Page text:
5 Most Common Veterinary Parasites

Nothing can be quite as heartbreaking as seeing your furry friend scratch mercilessly throughout the day or not seem like themselves. One of the most common reasons that this can happen is because of common parasites, with almost every pet having to suffer from them at least once during its lifetime.

Thankfully, treatment (especially if done quickly) is available for just about every parasite. If you suspect that something is wrong with your pet, try to get them to the veterinarian to get treated as quickly as possible. They could be suffering from one of the more common veterinary parasites, with these five being the most frequently seen.


Taenia, most commonly known as Tapeworms, is derived from the Greek word “tainia” meaning ribbon. Out of the 6,000 species of parasitic tapeworms, different varieties can affect humans, marine animals, vertebrates, and invertebrates. The most common version that plagues cats and dogs is called Dipylidium.

These animals typically become infected after accidentally eating a host (usually fleas) already carrying the parasites. The parasite latches onto the animal’s intestinal walls, where it lives and thrives until treated with medication. Surprisingly, they aren’t all that harmful and are more of a nuisance to the animals.  


Hookworms, specifically Ancylostoma Caninum, are blood-feeding parasites that infect some animals, like cats and dogs. Hookworms usually make their way into the intestines of said creatures by ingestion, sometimes from grooming their feet or sniffing contaminated soil and feces.  

The extremely small parasites hook their bodies onto the lining of the animal’s intestines, where they suck large amounts of blood from surrounding small blood vessels. Animals infected with hookworms can develop anemia, intestinal bleeding, dehydration, and diarrhea. Some animals develop anemia severe enough to require blood transfusions. Treatment includes being given anthelmintics to kill adult hookworms in the body.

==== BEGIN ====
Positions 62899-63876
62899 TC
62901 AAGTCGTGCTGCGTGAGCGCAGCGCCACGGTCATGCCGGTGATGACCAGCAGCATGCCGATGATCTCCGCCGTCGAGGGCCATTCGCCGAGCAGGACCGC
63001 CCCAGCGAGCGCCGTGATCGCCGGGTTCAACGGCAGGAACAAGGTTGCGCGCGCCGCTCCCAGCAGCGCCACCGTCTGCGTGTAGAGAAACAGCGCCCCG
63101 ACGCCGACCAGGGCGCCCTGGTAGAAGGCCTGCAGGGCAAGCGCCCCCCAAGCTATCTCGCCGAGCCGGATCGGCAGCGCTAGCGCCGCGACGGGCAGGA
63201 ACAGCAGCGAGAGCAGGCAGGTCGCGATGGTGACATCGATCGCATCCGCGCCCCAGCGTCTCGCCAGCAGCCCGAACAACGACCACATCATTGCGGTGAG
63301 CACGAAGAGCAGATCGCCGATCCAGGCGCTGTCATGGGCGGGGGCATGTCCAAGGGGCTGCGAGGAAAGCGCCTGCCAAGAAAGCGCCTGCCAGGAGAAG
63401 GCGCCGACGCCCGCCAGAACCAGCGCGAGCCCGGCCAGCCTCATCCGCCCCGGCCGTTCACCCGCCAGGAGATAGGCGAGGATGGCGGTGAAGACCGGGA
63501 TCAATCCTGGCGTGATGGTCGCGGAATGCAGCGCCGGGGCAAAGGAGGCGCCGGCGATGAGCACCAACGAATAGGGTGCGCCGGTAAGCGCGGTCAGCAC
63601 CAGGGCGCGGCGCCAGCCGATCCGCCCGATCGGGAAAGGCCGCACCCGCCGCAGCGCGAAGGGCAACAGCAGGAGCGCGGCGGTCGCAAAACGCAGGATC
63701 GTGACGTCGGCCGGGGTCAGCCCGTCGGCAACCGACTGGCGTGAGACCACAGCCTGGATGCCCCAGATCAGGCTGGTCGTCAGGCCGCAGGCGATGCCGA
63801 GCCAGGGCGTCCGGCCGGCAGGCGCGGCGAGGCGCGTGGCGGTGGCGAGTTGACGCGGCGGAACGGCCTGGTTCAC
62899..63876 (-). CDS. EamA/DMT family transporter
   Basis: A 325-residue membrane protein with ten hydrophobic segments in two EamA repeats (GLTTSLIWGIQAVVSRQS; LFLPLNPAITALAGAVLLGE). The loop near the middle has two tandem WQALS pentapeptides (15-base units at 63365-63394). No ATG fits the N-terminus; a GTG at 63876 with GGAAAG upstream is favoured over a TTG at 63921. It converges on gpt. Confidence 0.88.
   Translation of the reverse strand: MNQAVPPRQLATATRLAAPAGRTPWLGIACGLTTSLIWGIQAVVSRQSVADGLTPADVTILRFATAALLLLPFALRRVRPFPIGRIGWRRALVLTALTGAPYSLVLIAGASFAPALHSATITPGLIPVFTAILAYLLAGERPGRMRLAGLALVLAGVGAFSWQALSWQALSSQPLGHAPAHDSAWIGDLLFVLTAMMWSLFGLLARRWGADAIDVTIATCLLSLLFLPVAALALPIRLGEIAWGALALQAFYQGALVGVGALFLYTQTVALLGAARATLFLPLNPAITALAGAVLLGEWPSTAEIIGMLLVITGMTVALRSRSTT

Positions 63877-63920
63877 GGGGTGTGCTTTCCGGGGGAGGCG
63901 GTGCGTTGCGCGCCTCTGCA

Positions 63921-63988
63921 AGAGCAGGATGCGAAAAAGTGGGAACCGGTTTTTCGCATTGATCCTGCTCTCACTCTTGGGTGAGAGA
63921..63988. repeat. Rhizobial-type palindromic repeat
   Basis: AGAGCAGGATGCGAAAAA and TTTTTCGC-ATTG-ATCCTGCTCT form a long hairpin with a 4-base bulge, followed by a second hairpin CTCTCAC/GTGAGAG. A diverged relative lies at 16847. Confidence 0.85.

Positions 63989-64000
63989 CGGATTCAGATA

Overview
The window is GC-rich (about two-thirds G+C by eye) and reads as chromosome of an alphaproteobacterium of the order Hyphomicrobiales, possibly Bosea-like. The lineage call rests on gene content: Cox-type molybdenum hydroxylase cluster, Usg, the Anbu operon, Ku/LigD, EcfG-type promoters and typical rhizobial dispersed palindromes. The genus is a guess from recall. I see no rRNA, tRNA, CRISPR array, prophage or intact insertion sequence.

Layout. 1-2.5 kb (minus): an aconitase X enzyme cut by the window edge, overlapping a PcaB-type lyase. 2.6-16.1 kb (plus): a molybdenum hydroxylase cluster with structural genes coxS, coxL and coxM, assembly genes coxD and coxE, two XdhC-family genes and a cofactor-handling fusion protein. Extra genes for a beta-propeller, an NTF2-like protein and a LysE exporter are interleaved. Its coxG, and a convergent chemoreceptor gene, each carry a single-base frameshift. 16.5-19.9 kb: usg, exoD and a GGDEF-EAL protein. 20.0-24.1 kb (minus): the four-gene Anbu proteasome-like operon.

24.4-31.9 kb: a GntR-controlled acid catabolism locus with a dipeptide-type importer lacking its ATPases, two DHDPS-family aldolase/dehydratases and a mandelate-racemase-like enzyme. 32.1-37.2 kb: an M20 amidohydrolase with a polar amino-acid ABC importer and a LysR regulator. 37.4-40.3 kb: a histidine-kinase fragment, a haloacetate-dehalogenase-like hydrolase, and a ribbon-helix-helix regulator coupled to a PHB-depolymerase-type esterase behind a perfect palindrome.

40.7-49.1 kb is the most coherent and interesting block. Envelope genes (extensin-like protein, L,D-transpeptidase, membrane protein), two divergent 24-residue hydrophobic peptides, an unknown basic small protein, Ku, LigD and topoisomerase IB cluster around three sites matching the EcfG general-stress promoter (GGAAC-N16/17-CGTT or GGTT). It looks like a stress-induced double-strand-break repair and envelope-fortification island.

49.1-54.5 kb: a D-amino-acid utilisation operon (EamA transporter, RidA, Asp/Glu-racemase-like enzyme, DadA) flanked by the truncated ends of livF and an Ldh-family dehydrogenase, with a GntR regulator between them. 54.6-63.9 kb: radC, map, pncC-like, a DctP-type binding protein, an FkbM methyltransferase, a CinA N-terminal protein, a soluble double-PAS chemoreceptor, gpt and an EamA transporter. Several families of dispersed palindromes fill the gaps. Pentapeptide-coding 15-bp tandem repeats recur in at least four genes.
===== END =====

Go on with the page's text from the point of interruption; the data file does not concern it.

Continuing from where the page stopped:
Heartworm, or Dirofilaria immitis, is a serious condition affecting mainly dogs, cats, and ferrets.  The parasite is only spread through bites from infected mosquitos. The worms make their home inside the heart, lungs, and surrounding blood vessels of the animals, creating what’s known as a “worm burden” consisting of many of the worms bunched together in the same area.  

Heartworms can live inside an animal for 5-7 years and can cause severe damage to the heart, lungs, liver, and other organs, ultimately ending the life of the host if left untreated. Treatment is expensive and consists of a series of injections of the FDA-approved drug “Melarsomine dihydrochloride” into the animal’s back muscles. The best treatment is prevention by way of topical, or oral medications.  


Fleas are the most common external parasite that affects mammals and birds alike. Pets can come into contact with fleas through contact with infected animals or their environment. Fleas are incredibly small and can jump nearly two feet at a time, making traveling from surfaces and hosts to unassuming victims extremely effortless. Fleas can spread tapeworms to their animal host and can cause hair loss, itching/biting, as well as pale lips and gums. 

Fleas consume almost 20 times their body weight in blood to survive, resulting in anemia and large amounts of blood loss in some animals, especially puppies and kittens. Treatment for fleas consists of topical and oral medications, medicated shampoos, sprays, and powders.  

Ear mites 

Ear mites, or Otodectes cynotis, are external parasites that can affect cats, dogs, ferrets, and rabbits. They live on the skin, or usually inside the host’s ear canal. The extremely small mites go easily unnoticed and spread through contact with an infested animal.  

Symptoms of animals with ear mites include rashes, blood blisters, discharge, and excessive scratching around the ears. Insecticidal medications are the common treatment for ear mites, as well as topical and injection medications.  

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